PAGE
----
Jesse Owens: Blackthink: My Life as Black Man and White Man


About the Author

Jesse Owens, born on September 12, 1913, was the last of ten surviving children of a sharecropper family in Oakville, Alabama. Like most African American sharecroppers in the South at this time, the family struggled to make a living and was exploited by their white landlord. An added concern for Owens’s parents was that he was a sickly child who came close to death on a number of occasions. Seeking to escape from poverty and to find more healthy living conditions for Jesse, the family moved north to Cleveland in the early 1920s. In doing so they became part of what is called the Great Migration of some 1.25 million African Americans who left the South in the period from 1910 to 1930 looking for a better life in the cities of the North.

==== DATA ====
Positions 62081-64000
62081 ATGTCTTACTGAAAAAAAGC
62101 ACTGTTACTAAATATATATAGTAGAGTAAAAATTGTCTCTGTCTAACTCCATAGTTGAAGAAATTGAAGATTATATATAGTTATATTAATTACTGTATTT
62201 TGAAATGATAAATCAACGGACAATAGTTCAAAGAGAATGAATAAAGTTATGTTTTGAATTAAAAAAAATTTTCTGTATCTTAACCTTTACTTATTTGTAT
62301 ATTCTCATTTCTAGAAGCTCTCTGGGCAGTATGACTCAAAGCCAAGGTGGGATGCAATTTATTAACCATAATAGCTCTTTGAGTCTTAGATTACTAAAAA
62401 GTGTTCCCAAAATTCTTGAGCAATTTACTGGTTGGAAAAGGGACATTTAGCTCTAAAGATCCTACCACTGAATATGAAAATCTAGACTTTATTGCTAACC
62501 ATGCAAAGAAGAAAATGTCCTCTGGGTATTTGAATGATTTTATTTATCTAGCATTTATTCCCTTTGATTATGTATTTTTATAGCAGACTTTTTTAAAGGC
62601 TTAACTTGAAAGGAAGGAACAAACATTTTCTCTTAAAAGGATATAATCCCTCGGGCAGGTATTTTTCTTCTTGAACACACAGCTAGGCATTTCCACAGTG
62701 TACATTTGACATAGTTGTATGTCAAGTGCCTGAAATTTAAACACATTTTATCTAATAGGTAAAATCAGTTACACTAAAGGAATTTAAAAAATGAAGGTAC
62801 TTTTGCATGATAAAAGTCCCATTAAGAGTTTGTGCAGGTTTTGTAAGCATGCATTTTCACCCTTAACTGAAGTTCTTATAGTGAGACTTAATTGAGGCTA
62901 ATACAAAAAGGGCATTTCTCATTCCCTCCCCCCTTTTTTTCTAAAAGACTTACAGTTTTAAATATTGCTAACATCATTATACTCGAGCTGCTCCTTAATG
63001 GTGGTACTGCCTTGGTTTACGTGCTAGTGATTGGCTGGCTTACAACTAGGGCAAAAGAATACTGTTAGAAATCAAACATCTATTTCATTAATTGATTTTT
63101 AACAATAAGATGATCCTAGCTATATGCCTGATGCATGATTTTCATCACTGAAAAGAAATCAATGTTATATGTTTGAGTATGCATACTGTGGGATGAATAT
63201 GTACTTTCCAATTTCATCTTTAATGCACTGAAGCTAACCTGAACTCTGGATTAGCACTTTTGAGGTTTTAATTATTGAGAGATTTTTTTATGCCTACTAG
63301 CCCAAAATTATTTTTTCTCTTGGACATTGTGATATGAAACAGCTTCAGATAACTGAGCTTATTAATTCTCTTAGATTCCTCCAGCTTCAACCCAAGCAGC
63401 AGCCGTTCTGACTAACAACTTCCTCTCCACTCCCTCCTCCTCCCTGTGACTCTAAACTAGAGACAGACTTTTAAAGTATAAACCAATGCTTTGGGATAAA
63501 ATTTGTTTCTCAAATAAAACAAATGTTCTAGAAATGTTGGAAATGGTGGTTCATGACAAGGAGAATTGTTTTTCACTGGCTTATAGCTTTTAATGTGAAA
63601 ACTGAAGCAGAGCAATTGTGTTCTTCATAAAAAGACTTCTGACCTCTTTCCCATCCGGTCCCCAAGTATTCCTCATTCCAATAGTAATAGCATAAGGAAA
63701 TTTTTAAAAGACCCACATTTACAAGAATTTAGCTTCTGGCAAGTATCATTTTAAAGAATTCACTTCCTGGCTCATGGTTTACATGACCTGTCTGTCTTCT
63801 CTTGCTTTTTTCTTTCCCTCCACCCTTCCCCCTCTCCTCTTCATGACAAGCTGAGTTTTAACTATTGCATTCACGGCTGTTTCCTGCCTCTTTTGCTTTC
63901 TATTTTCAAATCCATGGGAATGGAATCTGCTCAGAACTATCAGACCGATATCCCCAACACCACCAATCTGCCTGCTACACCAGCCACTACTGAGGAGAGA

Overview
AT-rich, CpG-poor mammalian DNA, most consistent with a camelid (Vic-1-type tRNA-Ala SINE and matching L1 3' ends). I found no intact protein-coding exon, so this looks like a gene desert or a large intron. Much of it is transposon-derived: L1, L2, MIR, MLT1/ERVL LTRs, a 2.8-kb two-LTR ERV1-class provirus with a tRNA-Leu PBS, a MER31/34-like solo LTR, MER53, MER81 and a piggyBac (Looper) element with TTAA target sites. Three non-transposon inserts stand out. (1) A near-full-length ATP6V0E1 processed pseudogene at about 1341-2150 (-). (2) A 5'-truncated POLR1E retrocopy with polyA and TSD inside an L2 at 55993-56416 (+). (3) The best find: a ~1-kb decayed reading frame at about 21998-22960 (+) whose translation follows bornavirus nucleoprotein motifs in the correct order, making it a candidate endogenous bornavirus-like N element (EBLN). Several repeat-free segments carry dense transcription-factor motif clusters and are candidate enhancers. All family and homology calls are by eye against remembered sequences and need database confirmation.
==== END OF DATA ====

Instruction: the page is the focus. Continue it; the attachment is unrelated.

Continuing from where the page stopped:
In Cleveland, Owens’s health improved. Attending Fairmount Junior High School, he demonstrated promise on the athletics track, attracting the attention of the sports coach Charles Riley, who became a mentor and father figure to...

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Jesse Owens at the 1936 Olympics (Library of Congress)

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